Auto-Owners then asked Gary Haun, a former employee of the state fire marshal's office, to investigate the fire. Haun visited the scene eight days after the fire and found a two-gallon gasoline can still sitting near the door of the utility room. Haun took a series of photographs and samples. Samples of carpet and shavings from the rear utility room were sent to a forensic chemist and found to contain evidence of gasoline. From burn patterns on the windows and rear door entrance of the utility room, Haun surmised that the fire was exiting the windows and doorways from the top downward, indicating a fire that was highly concentrated in the utility room. Charring of the walls all the way down to the floor indicated that the fire originated on the floor of the utility room.

According to Haun, burn patterns on the floor were the distinctive markings of a flammable liquid pour pattern. Haun discounted the possibility that the fire originated with an electrical malfunction citing several reasons. No appliances were plugged into the outlet at the time of the fire to cause an overload. Haun also found it significant that the structural wood around and above the outlet was still intact. According to Haun's analysis, fires burn upward and outward in a "V" pattern. If the fire had originated at the outlet, Haun surmised, the structural supports above the outlet would have been consumed and very little damage would have been evident below the outlet. In this case, damage below the outlet was much the same as the damage above the outlet.

Based on Haun's observations at the scene, his experience, and the laboratory analysis indicating the presence of an accelerant, Haun offered the professional opinion that the fire was deliberately started by pouring gasoline on the floor of the utility room. Plaintiff's explanation of the presence of gasoline in the utility room was that clothes piled on the floor of the utility room included those of his roommate, some of which the roommate had worn while repairing a vehicle.

At trial, evidence was offered concerning the plaintiff's motive to burn the house. Besides paying plaintiff for the contents of the house and some incidental expenses, the policy would have paid plaintiff and his mortgage company $30,000 if the house were a total loss. If plaintiff could have collected on the policy, he could have netted approximately $6,000 above the purchase price of $23,500.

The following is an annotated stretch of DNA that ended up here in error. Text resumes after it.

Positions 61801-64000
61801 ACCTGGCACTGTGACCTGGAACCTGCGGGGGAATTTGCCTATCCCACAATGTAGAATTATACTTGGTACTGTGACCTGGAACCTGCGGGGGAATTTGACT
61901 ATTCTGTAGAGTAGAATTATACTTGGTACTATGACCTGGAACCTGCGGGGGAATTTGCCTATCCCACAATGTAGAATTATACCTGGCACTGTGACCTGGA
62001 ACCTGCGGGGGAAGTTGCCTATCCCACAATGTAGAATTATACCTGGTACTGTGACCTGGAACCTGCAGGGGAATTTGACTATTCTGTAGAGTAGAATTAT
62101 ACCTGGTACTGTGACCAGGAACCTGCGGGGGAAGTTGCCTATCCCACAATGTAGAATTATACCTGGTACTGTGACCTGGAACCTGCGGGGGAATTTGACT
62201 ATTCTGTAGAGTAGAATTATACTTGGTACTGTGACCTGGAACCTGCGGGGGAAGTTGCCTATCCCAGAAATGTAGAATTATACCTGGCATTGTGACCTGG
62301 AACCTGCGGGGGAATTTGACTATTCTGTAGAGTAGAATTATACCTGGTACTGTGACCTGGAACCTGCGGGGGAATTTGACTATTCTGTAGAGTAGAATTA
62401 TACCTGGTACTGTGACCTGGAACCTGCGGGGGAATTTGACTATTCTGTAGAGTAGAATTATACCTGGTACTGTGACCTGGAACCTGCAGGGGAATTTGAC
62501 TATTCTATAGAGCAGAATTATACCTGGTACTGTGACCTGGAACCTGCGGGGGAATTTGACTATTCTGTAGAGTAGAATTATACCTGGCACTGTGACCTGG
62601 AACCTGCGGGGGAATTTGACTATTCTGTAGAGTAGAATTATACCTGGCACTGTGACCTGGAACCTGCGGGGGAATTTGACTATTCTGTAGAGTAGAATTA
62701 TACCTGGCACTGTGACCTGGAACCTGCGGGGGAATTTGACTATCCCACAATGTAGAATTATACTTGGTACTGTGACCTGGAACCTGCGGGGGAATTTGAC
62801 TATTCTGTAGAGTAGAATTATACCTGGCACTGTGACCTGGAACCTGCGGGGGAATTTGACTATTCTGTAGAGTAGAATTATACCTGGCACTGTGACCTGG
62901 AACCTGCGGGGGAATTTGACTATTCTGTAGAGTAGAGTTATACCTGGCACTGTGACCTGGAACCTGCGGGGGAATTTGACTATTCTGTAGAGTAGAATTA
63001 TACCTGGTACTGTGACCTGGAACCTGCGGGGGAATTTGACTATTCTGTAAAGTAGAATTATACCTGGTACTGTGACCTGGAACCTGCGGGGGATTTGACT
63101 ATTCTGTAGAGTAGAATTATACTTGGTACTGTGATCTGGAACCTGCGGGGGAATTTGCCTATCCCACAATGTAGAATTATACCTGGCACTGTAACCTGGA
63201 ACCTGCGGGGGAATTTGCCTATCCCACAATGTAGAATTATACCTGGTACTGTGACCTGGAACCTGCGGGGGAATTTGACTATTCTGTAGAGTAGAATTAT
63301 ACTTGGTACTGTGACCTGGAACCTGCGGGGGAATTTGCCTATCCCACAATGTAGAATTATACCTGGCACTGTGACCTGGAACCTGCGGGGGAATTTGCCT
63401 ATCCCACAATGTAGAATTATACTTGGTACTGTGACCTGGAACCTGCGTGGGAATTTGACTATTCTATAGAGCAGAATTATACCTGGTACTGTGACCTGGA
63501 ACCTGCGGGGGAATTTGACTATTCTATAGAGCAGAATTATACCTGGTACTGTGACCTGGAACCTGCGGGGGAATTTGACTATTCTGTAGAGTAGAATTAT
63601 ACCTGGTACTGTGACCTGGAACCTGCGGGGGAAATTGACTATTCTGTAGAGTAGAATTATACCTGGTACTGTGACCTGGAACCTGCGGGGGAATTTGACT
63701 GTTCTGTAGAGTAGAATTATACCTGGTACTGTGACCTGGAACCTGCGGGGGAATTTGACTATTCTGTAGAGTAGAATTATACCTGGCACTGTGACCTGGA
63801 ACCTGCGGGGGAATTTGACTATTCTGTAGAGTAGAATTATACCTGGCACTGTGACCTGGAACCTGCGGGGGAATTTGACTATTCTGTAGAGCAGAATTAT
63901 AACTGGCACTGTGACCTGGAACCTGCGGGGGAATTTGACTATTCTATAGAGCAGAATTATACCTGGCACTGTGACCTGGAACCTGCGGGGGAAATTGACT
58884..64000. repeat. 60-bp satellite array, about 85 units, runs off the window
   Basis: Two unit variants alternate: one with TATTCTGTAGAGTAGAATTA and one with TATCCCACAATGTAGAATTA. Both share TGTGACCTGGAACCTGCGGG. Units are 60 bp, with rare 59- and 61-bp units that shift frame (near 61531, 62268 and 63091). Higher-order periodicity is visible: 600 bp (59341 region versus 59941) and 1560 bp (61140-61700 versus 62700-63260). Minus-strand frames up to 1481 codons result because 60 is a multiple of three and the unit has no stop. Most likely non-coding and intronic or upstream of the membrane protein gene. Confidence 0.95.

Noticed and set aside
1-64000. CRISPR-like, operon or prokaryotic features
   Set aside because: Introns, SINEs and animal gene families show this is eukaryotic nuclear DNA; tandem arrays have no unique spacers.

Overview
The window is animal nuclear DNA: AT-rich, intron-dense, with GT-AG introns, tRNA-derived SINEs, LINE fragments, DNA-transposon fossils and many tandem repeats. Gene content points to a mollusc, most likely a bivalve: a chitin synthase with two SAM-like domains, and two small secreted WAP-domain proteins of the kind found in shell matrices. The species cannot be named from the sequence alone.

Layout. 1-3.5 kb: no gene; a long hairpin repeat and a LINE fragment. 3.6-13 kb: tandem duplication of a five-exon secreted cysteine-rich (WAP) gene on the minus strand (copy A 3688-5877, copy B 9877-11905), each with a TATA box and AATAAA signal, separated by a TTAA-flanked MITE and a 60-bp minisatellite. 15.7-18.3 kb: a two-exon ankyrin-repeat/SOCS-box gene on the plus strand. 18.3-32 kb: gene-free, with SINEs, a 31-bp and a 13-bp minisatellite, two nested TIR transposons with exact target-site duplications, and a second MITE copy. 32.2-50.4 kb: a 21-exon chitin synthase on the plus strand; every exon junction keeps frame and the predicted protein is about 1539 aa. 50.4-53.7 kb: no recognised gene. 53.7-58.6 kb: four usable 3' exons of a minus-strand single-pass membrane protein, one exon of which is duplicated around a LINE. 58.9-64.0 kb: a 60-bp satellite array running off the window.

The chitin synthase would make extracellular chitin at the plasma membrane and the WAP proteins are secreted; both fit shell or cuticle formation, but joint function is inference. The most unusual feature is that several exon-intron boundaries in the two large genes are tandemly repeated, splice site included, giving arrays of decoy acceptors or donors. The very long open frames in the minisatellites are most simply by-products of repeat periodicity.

At the time of the fire, plaintiff had been the owner and operator of a restaurant (where his parents were working on the morning of the fire) for approximately two years. The restaurant was losing money as evidenced by plaintiff's tax returns. Plaintiff's 1985 return showed a loss of $5,000, and his 1986 return showed a loss of approximately $3,000. Plaintiff's mother and father worked in the restaurant to help reduce expenses.

The restaurant was plaintiff's sole source of income, and, besides making payments on the restaurant equipment, plaintiff was obligated to make payments on his automobile and his house. The record also shows that on March 13, 1987, two weeks before the fire, plaintiff was bound over to the grand jury of Weakley County on charges of possession of marijuana with intent to resell and possession of a schedule II drug. Thus, plaintiff faced the additional expense of employing an attorney to represent him in the criminal matter. The record indicates that plaintiff had often successfully turned to his father for financial assistance; however, it is not clear from the record that plaintiff's father was willing to provide plaintiff a living indefinitely since plaintiff testified that for a period of time after the fire he incurred living expenses in the form of rent paid to his father.

The issues presented for review are (1) whether, in a civil action where the insurer raises an arson defense, the trial court is required to instruct the jury that plaintiff is presumed innocent of the charge of arson; and (2) whether the evidence "preponderated" against the verdict.

The first issue raised by plaintiff concerns the jury instructions given with regard to the arson defense. The district court instructed the jury that "the insurer Auto-Owners Insurance Company has the burden of establishing an arson defense by a preponderance of the evidence, not beyond a reasonable doubt." T. 275. Plaintiff concedes that a preponderance of evidence is sufficient to establish the arson defense; however, plaintiff argues that even in a civil case, where the defense raised imputes criminal wrongdoing, the person accused of the illegal conduct is entitled to a presumption of innocence. Therefore, plaintiff argues that the district court erred in failing to instruct the jury that he was presumed innocent of arson.

Auto-Owners points out that plaintiff failed to object to the jury instruction before the jury retired to consider its verdict. Rule 51 of the Federal Rules of Civil Procedure prohibits a party from assigning "as error the giving or the failure to give an instruction unless that party objects thereto before the jury retires to consider its verdict, stating distinctly the matter objected to and the grounds of the objection."